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1 year ago

Why Bain hired David Brandon to perform Toys R Us: Bigger a prosperous IPO history

Why did Boston-based leveraged-buyout specialists Bain Capital hire David Brandon to helm Toys r us?

Easy: He’s made them a king's ransom prior to now, and likely will do it again.

Before his five years as athletics director with the University of Michigan ended ignominiously along with his resignation last fall, Dave Brandon spent 1999-2010 as CEO of Ann Arbor-based Domino’s Pizza Inc.



Bain had paid Domino’s founder Tom Monaghan $1.1 billion in September 1998 to the company, and yes it hired Chicago-based corporate headhunters Heidrick & Struggles Inc. to uncover an executive to jog the pizza chain.

The hunt designed Brandon, who had been running Livonia-based direct-mail giant Valassis Communications Inc. since 1989.

His time at Valassis included the firm’s 1992 initial public offering - something of curiosity to Bain because its core business technique are buying companies after which it later selling them for a lot more income.

Brandon led Valassis’ March 1992 IPO that raised nearly $376 million by selling 22.1 million shares of stock at $17 per share.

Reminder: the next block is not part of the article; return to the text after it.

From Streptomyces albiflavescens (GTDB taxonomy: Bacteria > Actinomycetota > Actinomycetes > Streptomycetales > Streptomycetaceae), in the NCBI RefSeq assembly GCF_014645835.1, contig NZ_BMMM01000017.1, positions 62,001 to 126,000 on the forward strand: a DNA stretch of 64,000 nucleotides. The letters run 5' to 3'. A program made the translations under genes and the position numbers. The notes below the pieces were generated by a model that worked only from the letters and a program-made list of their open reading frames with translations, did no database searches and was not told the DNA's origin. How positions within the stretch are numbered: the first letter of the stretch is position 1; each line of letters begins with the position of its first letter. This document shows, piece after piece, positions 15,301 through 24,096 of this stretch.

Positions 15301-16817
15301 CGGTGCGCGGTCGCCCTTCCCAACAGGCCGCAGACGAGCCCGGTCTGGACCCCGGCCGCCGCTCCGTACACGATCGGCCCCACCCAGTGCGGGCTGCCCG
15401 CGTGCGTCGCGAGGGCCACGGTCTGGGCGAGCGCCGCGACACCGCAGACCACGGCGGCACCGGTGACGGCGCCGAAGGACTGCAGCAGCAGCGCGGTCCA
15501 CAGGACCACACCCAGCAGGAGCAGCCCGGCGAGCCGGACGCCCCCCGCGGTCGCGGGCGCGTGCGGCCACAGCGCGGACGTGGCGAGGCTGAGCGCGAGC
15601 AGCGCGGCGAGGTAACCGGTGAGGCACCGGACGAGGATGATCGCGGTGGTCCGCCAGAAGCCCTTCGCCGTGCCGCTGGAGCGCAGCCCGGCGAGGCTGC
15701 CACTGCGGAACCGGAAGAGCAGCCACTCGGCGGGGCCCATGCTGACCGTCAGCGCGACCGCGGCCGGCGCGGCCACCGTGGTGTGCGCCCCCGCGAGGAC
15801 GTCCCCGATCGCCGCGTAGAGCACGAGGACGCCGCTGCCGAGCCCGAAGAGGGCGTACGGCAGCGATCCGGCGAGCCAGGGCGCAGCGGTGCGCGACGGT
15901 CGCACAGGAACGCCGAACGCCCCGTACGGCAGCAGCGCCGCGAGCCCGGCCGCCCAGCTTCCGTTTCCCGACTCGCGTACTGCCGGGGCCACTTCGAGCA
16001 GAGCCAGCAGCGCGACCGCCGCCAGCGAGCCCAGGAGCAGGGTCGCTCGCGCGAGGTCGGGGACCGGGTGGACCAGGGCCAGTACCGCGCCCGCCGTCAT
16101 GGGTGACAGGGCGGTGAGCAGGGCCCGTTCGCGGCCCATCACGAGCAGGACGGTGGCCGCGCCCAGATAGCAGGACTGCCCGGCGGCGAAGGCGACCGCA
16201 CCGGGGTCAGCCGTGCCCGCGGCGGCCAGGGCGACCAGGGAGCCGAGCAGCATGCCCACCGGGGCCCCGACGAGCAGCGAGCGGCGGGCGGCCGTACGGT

This company had been bought in 1986 for almost $400 million by Australia’s Consolidated Press Holdings Ltd., and it also kept 49 percent of Valassis’ shares at the time of the IPO. It sold its remaining stake in 1997.

(In 2014, San Antonio-based Harland Clarke Holdings Corp. bought Valassis for $1.84 billion and took it private. Valassis shares were trading at $34 when the company was de-listed.)

At Domino’s, Brandon was given the job of doing something similar.

The pizza giant - it can be second in space just to Pizza Hut - went public at $14 a share, which raised about $337 million in 2004 within the sale of 24.One million shares. The IPO was handled by JP Morgan and Citigroup.

The $14 initial price was below analyst expectations, which in fact had the IPO price at $15 to $17 per share. It dropped under $14 in first-day trading, but Brandon noted during the time it had become the largest restaurant industry IPO ever.

Any disappointment with the IPO price has for many years evaporated: Domino’s shares (NYSE: DPZ) today are trading at in excess of $109. That’s a 678 percent rate of increase through the $14 IPO stock price.

Domino's today includes a $6 billion market cap.

Not a bad revenue, but Bain missed a piece of computer because doing so sold off its remaining 15 % stake last year.

Still, Bain and other investors took an $897 million Domino's dividend in 2007. Not very shabby, although an origin of political criticism of Bain when its founder, Mitt Romney, was running for president this year.

Domino’s reported $162.6 million in net profit on revenue of $1.4 billion last year. It has $1.5 billion in long-term debt stemming from a few recapitalizations, which its executives and industry sources say was not a difficulty for your pizza company.

With all the toy giant, Toys R Us is predicted to quarterback its long-expected IPO.

In the interview together with the Wall Street Journal , he acknowledged that going public was likely, but is not immediate.

“The focus now's on execution, performance and growth,” he was quoted saying. “If we stay focused, the ownership situation will resolve itself.”